TransLink to proceed with new $110 million SkyTrain control centre

Jun 24 2020, 5:02 pm

Construction is expected to begin in 2021 on a critical new piece of SkyTrain infrastructure that accommodates the growth of the rail rapid transit system.

TransLink is building a new Operation Control Centre at its Operations & Maintenance Centre 2 (OMC2) facility in Burnaby’s Edmonds area, just across from the main Edmonds Operations and Maintenance Centre (OMC1).

Both existing facilities currently provide the operational and maintenance needs for the Expo and Millennium lines, but the public transit authority says the existing 1980s-built Operation Control Centre within OMC1 cannot support the planned SkyTrain extensions.

The Millennium Line Broadway Extension to Arbutus and the Expo Line Surrey-Langley Extension will add up to 22 km of new track and 14 stations combined. Both of these projects are set to open in 2025, with Expo Line extension to run to at least Fleetwood if funding limitations require a phased project.

The new Operation Control Centre at OMC2 will be built on a vacant site that is currently used as ground-level parking.

new skytrain control centre omc2

Site of the new SkyTrain Operation Control Centre at OMC2. (TransLink)

new skytrain control centre omc2

Site of the new SkyTrain Operation Control Centre at OMC2. (TransLink)

It will be a four-storey, oval-shaped building, with a significant data centre room on the first level that can fit seven rows of computer cabinets. Directly, above there will be a double height control room, where staff control and monitor functions such as train conditions, movements, and guideway intrusions.

TransLink says the existing old control room will still be used, complementing the new control room, but the exact role it will play will be determined later.

SkyTrain control centre

The 1980s-built SkyTrain control room for the Expo Line and Millennium Line. (TransLink)

The public transit authority was unable to comment on the exact uses for the new computers in the data centre, as the development of the data centre is still in progress.

But the size of the data centre and the $110 million cost of the relatively small new building suggests this could replace OMC1’s old Vehicle Control Computers, which run on giant floppy disks.

new skytrain control centre omc2

Diagram of the new SkyTrain Operation Control Centre. (TransLink)

new skytrain control centre omc2

New control room at the new SkyTrain Operation Control Centre. (TransLink)

new skytrain control centre omc2

New data centre at the new SkyTrain Operation Control Centre. (TransLink)

The new building’s total floor area is 40,322 sq ft, including 28,500-sq-ft of office and control centre space, and 11,819 sq ft for the data centre and storage.

It is expected to reach completion in 2024, allowing it to undergo thorough testing before the opening of the SkyTrain extensions the following year.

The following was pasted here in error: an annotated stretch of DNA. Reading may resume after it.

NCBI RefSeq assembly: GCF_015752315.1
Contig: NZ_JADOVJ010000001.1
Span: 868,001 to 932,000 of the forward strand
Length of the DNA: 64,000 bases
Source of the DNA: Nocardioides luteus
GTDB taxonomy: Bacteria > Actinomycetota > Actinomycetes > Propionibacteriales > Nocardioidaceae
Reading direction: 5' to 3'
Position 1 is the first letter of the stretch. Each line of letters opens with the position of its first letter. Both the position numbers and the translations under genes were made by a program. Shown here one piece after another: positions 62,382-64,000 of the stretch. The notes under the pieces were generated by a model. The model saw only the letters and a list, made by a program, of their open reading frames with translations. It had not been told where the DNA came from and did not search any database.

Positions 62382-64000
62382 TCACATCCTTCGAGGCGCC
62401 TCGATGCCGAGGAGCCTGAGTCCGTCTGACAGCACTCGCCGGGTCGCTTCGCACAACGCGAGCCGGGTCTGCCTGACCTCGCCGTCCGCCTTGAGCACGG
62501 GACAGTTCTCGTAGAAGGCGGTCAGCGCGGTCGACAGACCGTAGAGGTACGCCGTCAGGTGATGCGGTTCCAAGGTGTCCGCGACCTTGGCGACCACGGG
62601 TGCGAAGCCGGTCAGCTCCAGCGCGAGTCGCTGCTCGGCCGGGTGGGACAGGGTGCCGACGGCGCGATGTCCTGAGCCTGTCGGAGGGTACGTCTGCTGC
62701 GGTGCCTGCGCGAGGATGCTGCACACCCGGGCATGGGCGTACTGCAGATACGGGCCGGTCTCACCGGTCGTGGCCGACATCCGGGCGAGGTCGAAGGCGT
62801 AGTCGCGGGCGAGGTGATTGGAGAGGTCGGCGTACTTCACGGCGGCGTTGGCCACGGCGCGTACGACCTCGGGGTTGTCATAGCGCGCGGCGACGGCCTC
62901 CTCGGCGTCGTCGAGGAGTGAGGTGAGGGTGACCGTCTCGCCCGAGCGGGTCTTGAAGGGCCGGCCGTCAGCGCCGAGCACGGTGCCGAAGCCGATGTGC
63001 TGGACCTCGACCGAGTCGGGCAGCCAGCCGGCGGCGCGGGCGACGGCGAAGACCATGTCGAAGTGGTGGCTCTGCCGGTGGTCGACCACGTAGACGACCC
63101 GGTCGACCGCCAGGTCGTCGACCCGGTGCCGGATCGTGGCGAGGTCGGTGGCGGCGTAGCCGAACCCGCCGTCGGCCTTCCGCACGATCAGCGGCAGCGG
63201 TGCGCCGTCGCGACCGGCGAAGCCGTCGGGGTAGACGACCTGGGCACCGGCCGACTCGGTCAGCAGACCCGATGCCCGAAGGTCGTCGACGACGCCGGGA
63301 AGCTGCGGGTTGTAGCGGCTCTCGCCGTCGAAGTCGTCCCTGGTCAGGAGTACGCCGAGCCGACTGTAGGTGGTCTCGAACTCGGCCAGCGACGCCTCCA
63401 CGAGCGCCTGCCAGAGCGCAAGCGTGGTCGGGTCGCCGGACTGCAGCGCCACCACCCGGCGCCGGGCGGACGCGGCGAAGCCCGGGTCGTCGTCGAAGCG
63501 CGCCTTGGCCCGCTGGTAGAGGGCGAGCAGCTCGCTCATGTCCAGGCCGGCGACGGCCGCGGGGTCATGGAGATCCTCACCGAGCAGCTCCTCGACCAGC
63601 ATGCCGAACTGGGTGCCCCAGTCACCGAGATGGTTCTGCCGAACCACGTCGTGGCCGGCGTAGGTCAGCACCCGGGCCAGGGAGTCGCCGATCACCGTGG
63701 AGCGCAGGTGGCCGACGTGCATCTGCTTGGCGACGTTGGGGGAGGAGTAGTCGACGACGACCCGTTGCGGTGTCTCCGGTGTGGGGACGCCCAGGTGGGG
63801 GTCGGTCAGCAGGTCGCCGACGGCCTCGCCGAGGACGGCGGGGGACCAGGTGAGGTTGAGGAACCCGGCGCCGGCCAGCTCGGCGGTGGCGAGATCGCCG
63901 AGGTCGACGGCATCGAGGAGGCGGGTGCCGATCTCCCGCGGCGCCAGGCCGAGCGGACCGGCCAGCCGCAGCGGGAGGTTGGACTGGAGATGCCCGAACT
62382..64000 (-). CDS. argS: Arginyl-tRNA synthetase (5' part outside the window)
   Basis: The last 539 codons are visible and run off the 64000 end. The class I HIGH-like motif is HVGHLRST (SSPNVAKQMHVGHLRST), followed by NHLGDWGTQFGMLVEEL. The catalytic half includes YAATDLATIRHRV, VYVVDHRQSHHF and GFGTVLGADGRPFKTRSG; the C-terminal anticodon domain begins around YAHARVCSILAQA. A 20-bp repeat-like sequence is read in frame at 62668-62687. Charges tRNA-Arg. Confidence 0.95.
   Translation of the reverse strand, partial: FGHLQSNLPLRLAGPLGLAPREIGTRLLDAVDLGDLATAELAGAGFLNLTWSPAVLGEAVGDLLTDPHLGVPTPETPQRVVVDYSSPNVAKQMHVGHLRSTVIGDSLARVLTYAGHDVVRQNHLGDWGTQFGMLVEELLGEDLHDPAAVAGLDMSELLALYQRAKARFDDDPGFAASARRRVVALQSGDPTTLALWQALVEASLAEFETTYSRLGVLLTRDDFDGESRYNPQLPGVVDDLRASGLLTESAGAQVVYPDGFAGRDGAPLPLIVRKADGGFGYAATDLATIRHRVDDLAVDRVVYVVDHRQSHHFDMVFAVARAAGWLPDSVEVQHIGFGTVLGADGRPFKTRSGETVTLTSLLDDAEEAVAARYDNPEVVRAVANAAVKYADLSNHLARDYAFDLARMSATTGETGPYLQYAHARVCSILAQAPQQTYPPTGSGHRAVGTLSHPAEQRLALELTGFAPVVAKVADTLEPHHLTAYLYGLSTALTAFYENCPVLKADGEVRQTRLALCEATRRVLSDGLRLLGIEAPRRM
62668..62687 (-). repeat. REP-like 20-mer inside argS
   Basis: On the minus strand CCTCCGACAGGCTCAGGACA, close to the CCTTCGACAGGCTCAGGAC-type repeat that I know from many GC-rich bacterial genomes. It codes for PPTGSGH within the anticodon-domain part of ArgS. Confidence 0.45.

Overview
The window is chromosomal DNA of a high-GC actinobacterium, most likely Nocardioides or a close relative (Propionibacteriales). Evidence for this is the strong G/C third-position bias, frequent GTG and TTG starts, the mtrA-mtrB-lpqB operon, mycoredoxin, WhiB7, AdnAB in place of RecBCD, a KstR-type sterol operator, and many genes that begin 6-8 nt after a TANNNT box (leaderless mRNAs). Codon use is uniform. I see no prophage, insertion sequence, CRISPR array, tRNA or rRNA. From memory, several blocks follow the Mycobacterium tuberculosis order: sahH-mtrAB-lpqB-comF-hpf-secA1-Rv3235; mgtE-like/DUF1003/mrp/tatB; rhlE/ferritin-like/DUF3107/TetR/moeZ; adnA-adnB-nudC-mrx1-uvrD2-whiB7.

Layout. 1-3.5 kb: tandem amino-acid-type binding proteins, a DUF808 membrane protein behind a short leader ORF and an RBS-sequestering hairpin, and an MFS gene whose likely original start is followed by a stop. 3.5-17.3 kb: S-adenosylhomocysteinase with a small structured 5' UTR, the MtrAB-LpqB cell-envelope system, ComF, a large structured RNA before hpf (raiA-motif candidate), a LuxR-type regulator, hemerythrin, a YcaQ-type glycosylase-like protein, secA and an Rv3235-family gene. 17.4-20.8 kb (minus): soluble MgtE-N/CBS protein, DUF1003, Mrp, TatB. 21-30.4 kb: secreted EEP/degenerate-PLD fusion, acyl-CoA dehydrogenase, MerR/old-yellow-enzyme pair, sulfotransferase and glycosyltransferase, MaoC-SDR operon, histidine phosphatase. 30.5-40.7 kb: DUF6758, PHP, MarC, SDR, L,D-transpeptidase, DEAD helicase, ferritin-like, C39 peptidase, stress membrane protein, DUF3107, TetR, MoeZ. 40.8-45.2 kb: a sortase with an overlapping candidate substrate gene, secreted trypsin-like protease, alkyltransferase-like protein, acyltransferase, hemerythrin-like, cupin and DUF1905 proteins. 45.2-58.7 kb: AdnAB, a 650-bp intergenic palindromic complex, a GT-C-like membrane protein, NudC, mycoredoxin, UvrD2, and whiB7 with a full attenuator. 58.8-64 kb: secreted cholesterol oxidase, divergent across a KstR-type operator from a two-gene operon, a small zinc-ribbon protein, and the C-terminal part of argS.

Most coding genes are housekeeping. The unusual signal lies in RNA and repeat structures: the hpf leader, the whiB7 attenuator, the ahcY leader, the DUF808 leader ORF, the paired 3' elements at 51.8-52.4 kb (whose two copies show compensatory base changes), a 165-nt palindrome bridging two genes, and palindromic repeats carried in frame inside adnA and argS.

sydney trains operation centre

Artistic rendering of the Sydney Trains Operation Centre, an example of a modern rail transit control room. (Atdec)

OMC2 was originally built in 1999 by Bombardier for its office and final assembly process of the Mark II SkyTrain cars that had been ordered for the 2002 opening of the Millennium Line. This existing structure contains about 91,000 sq ft of total floor area, including 34,000 sq ft of office, 45,000 sq ft of manufacturing, and 12,200 sq ft of warehouse.

The location was strategically chosen by Bombardier so that the newly built trains could simply be rolled across the street to OMC1.

The provincial government bought OMC2 from Bombardier in 2004 after it stopped producing the Mark II cars at the location, and then it quickly sold the property to another buyer. For about a decade afterwards, it was used as a warehouse for clothing and carpet.

Then in 2014, TransLink acquired the property for $14 million for the purpose of using its expanded operational and maintenance space for SkyTrain, specifically the mid-life refurbishment of the Mark I cars to extend their lifespan through the 2020s.

The public transit authority is also planning to spend $73 million on improving the maintenance facilities of OMC1, particularly the capability to handle the longer five-car trains in the future.

Bombardier Mark III Metro Innovia 300 skytrain

Artistic rendering of a Bombardier Innovia Metro 300 train vehicle, currently known on Metro Vancouver’s SkyTrain system as the Mark III. (Bombardier)

TransLink is proceeding with its procurement of over 200 new SkyTrain cars, which includes replacement cars for the old Mark I cars, new additional cars for the extensions, and a general capacity increase. International bidders for the new fleet are expected to submit their final financial proposals by the end of this month.

A small expansion of OMC3, built at Falcon Drive in Coquitlam as part of the Evergreen Extension, was recently completed to increase the train storage capacity by 30 additional cars.

Additionally, TransLink is planning OMC4 — a new major storage and maintenance facility for trains to help accommodate the new fleet of cars, and the long extension. The cost of OMC4 for an undisclosed location near the southernmost end of the Expo Line extension in Langley was previously estimated at $270 million.

While the Canada Line is branded as part of the region’s SkyTrain network, it has separate maintenance and operations, with the operation control room located within the Bridgeport Operations and Maintenance Centre, just east of Bridgeport Station. As part of a $35 million upgrade project, this facility recently saw its train storage capacity increased to accommodate the acquisition of 32 new additional cars.